Speeches & Commentary

Racial equity

Dear Washington University community,

When I wrote to you last week, I promised I would come back this week with three things: 1) A plan for engagement within our university community, starting this month; 2) Concrete actions geared toward addressing systemic racism and its toll on our Black communities; and 3) A plan for how we will organize ourselves to partner more deeply with our St. Louis community.

I will address these items shortly, and please bear with the length of this message, but these topics merit a substantive response. First, I would like to again thank the many students, alumni, faculty, staff, and community members who have contacted me to share serious concerns about our campus community and our role in St. Louis, as well as your ideas for how we can do better, and how we can demonstrate not just through what we say, but what we do, that we believe, unequivocally, that Black lives matter. The thoughtful work and list of demands from a coalition of Black students, the efforts of Student Union, and other collective messages that have been sent to our university leadership team and me, along with conversations we have had with students, faculty, and staff, have helped us place a critical lens on understanding the acute needs of our Black community, and identify paths forward for us to pursue racial equity collectively.

Our path forward includes challenges that we wholeheartedly embrace. To get this right in the long run requires time for thoughtful consultation and planning. The kind of enduring transformation that is called for and necessary here will require each of us to play a vital role, and it is critically important that we do this work together – establishing a clear vision of an equitable future, identifying the specific steps we need to take, and holding ourselves accountable to our commitments. We need to engage in deep dialogue and action planning, both within the university and in close partnership with the St. Louis community. To lay the foundation for the work ahead of us, I am committing to the following actions.

  • Create space for meaningful engagement and dialogue. Our first, immediate step will be to very intentionally create a centered space for our Black community and develop intentional spaces for our campus community to come together virtually this summer to engage in candid conversations on our action steps and engagement strategies that are community-informed. We are not asking you to figure out how to solve our problem; however, we do need to include your voice and your experiences to inform a lasting change process that will integrate your insight and ideas.

    Within the next week, we will share plans with our students for a Black Student Community Conversations with University Leadership series. This series will include time for university leaders, including myself, to engage in small group conversation with student leaders; a Designing Community Engagement Forum; and a student town hall, which I will facilitate. We will share details about these events, as well as opportunities to convene faculty and staff for similar dialogues, by email and on the Diversity and Inclusion website within the next week.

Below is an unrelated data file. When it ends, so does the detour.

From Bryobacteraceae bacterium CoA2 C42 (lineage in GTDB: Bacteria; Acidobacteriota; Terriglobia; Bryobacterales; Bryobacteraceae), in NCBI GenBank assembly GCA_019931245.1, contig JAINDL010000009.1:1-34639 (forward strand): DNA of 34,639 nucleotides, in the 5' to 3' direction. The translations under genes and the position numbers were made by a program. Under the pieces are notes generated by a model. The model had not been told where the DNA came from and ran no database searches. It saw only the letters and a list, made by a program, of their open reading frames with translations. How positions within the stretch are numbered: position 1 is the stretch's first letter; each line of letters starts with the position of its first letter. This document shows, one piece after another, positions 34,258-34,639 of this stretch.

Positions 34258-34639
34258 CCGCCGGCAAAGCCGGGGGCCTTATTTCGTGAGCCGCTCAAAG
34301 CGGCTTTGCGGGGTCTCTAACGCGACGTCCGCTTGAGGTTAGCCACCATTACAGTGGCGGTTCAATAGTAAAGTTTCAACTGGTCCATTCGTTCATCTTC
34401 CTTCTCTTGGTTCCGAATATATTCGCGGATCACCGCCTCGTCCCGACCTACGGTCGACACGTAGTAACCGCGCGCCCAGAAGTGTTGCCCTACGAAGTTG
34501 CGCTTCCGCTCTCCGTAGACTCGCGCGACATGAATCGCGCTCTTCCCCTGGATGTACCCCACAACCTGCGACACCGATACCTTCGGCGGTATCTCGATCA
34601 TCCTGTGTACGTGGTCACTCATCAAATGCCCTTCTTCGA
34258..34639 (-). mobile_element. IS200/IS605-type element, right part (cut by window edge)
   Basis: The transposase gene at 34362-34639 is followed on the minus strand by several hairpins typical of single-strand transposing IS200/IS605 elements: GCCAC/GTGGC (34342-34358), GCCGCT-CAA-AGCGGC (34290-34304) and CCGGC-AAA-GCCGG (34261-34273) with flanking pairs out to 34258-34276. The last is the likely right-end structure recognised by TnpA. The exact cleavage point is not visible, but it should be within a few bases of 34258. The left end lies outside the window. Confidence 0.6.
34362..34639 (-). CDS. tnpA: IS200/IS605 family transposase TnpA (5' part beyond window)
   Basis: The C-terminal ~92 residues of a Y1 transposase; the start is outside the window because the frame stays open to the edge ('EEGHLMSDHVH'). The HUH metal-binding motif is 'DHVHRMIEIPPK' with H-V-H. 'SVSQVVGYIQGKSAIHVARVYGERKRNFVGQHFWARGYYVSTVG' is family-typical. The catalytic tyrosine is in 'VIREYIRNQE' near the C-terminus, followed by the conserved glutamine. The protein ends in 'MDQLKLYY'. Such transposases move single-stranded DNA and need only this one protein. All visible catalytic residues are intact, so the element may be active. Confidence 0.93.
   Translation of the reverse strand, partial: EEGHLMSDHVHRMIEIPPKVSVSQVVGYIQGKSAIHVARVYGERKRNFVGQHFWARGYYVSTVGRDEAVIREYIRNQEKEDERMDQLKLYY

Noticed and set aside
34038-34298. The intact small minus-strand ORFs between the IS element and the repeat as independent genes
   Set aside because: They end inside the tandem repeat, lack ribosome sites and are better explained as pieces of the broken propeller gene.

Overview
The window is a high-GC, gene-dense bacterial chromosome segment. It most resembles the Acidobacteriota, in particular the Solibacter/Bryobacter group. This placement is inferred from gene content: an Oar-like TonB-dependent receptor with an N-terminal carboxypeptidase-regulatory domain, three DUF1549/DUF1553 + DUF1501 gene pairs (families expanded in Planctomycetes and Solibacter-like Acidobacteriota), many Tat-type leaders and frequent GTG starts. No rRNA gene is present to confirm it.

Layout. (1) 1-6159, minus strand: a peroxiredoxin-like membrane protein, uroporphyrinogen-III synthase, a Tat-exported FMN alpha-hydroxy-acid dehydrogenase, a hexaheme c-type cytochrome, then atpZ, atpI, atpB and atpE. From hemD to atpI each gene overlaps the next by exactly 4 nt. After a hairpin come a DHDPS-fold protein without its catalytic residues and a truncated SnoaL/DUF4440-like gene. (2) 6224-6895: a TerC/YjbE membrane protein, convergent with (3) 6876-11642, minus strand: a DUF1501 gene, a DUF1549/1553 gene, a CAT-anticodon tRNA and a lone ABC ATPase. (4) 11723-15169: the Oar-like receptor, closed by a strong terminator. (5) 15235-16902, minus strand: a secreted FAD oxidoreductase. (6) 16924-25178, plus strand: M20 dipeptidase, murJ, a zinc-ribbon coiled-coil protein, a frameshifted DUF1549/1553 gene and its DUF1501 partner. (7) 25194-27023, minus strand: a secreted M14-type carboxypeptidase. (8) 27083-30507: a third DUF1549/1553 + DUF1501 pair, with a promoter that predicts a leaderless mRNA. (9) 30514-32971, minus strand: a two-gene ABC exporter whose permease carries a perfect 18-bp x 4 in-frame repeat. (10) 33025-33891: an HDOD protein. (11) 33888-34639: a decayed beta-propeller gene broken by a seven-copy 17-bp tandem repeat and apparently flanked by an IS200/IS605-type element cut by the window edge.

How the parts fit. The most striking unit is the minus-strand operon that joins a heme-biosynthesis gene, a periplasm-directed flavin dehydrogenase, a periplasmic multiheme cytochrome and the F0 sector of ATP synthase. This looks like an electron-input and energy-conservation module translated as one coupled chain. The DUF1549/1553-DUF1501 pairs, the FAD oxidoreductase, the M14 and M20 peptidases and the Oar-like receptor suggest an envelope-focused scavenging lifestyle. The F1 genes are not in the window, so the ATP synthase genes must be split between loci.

• Establish an Equity and Inclusion Council. Our success will depend on collaboration across all parts of the university and among students, faculty, and staff. To help align priorities with resources, track progress, and guide this important work, we will create an Equity and Inclusion Council, comprising students, faculty, and staff. Establishing the council will provide a sustainable structure for prioritizing and implementing the important recommendations of our Commission on Diversity and Inclusion, which submitted its action plan in 2017. The council will serve as a convening body that creates and maintains collective and representative voice, alignment, and accountability for our institutional commitments to diversity, equity, and inclusion. It also will monitor and provide annual reports on relevant metrics to provide accountability and transparency into the work and track our progress. The council will have representation from all schools and senior administration, as well as members-at-large. The council will submit its first report to the Board of Trustees in advance of the December board meeting.
  • Reimagine campus safety in partnership with our students. It is vitally important that all members of our university community, especially our Black students, faculty, staff, and visitors, feel safe and have access to appropriate resources to support their security and well-being. We commit to engaging in an open and transparent review process, inclusive of and in consultation with our Black student leaders, to study our approach to safety, and to ensure that we have the right structures in place to keep our community safe. It is imperative that the Washington University Police Department meets the highest standards of trust and accountability, and that it provides avenues for open communication and feedback. WUPD prioritizes community partnership and professionalism, and will be a crucial participant in this review process. We will begin engaging with our students to develop this process before the start of the fall semester.
  • Invest in our people and programs. Nothing is more important to us as a university than the people in our community. We must take this opportunity to redouble our efforts to ensure that we are supporting every individual who studies, teaches, or works on our campuses with the resources they need in order to succeed. We are especially called at this moment to focus our attention on our Black students, faculty, and staff, along with other underrepresented groups, to deepen our capacity for supporting their success. We will commit additional financial and human resources to recruiting and hiring a more diverse faculty, and to supporting the important work of the Vice Provost for Faculty Advancement and Diversity; Center for Diversity and Inclusion; Academy for Diversity, Equity, and Inclusion; Gephardt Institute for Civic and Community Engagement; and other related initiatives and programs.

    In addition, the deans of each of our schools are developing school-based strategies to address racial equity. Our new provost Beverly Wendland will officially assume her role at the end of this month, and when she arrives, she will work closely with the deans on these plans, which will include significant opportunities for engagement with students, faculty, and staff, a strong emphasis on inclusive pedagogy, and our role in the St. Louis community.